One of my New Year’s resolutions is to lose weight - for my heath and my upcoming wedding. After several failed attempts to go it alone, I finally admitted to myself that I need help if I’m going to drop 60 pounds before my October nuptials.
Last fall I began researching my options: I considered the usual suspects (Weight Watchers, Jenny Craig, hiring a personal trainer, etc.). In the end, I chose a local martial arts gym that offers a 10-week program that combines alternating days of cardio kick-boxing and resistance training with a low-carb, high protein diet. I work with a coach and a team of nine others - my teammates have become valuable resources - they provide my motivation and are my sounding board.
After just two weeks, I can already see results - I have lost 5 pounds, have more energy, and am sleeping better. I love the accountability that comes from being part of a team, and I actually look forward to my workout every day.
The only downside of this program so far - it doesn’t come cheap. I spent $359 of my Christmas money for the 10 weeks, which works out to about $6 a class. When I think about it that way, it doesn’t seem so pricy - that’s cheaper than a day of Jenny Craig meals, but still - that’s $360 I could have put towards my outstanding credit card balance.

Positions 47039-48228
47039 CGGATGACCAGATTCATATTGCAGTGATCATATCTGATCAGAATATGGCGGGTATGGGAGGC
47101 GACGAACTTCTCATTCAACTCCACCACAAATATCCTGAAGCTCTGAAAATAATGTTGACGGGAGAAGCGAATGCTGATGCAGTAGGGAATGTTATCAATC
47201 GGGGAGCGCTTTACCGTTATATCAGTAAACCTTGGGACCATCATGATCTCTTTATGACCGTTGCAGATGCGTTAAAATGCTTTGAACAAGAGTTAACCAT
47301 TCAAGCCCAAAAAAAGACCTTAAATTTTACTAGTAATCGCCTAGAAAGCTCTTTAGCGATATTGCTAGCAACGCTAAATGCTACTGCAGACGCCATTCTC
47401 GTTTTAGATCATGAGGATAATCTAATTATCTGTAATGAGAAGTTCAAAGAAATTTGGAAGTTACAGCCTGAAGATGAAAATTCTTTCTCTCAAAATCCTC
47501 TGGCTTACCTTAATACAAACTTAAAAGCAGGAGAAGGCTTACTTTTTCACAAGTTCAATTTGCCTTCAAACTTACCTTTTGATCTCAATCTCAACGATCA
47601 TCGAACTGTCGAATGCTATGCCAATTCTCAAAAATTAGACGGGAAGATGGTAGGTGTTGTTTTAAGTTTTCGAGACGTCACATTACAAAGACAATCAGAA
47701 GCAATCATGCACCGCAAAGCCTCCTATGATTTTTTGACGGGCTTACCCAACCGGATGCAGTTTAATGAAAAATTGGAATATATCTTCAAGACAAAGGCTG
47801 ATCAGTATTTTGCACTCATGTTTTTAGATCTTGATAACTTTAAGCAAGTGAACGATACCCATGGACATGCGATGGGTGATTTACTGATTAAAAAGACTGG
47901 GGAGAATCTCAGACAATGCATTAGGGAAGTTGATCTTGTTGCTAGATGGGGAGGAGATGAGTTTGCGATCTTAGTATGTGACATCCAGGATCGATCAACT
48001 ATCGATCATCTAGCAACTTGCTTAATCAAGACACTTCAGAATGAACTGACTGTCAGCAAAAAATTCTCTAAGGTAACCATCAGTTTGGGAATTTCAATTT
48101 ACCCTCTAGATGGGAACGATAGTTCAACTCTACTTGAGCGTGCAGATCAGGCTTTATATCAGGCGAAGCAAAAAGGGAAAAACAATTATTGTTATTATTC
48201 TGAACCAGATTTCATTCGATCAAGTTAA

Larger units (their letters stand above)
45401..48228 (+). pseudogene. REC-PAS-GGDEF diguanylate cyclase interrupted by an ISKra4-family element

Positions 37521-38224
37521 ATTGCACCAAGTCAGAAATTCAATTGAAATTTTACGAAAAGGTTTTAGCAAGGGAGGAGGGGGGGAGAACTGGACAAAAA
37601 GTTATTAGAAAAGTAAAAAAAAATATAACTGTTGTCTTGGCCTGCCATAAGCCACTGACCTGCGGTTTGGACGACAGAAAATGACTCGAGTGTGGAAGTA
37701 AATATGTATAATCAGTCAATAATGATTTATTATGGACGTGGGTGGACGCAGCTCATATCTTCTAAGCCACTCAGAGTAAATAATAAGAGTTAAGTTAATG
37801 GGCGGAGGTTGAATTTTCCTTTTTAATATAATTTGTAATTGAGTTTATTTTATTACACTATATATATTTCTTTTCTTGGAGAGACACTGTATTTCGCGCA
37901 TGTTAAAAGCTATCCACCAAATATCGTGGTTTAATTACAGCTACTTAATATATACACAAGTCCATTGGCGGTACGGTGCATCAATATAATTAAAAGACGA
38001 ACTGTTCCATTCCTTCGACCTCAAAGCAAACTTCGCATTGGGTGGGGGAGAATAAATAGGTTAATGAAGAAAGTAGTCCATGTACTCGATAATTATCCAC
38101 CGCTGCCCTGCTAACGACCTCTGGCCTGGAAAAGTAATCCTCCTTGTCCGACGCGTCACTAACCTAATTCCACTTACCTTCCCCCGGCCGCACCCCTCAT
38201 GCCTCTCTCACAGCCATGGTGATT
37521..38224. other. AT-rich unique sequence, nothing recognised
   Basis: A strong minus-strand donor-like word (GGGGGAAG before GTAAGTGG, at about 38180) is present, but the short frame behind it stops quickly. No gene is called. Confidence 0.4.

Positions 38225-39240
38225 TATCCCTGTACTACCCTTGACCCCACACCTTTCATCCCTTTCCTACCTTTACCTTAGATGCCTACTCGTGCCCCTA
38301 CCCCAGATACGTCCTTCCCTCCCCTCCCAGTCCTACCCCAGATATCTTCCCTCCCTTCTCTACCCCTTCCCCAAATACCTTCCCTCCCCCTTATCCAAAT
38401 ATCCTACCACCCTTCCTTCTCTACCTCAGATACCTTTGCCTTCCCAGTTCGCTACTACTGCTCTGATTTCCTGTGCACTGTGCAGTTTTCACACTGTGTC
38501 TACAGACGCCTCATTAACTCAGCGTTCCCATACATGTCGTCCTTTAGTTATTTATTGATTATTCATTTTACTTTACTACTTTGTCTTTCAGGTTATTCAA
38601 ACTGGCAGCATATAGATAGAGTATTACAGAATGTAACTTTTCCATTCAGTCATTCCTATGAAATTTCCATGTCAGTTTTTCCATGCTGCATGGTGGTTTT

Once my 10 weeks is up, I will have to make a choice - continue with the classes or do it on my own. I am already dreading the decision. Do I go the frugal route and try to do it on my own with the equipment I already have (my bicycle and a few free weights), or do I continue with the kick-boxing program? Maybe I should try something new - like yoga (which runs $15 per class in the city where I live) or join a gym and take spinning classes. I wish I enjoyed running - that’s something you can do for just the cost of shoes, but I have weak ankles and every time I have tried to take up jogging (something I seem to attempt about once a year) it ends in shin splints or a turned ankle - so I’ve finally given up on becoming a runner.
I have been struggling to determine what, in dollars and cents, looking and feeling good is worth. Clearly, losing weight now and keeping it off will decrease my chances of having heart disease and diabetes (two concerns my doctor mentioned at my last physical). If I have found a regimen that works for me, do I stick with it regardless of the financial costs? The long term CBA (cost-benefit analysis) would surely point to sticking with whatever keeps me moving - but I’m trying to pay off debt here!
So here are some questions for readers:
Can you put a price on wellness?
What has worked for you?
Is fitness something that everyone just works into their budget?
I’d love to hear your thoughts in the comments section below.Stumble it!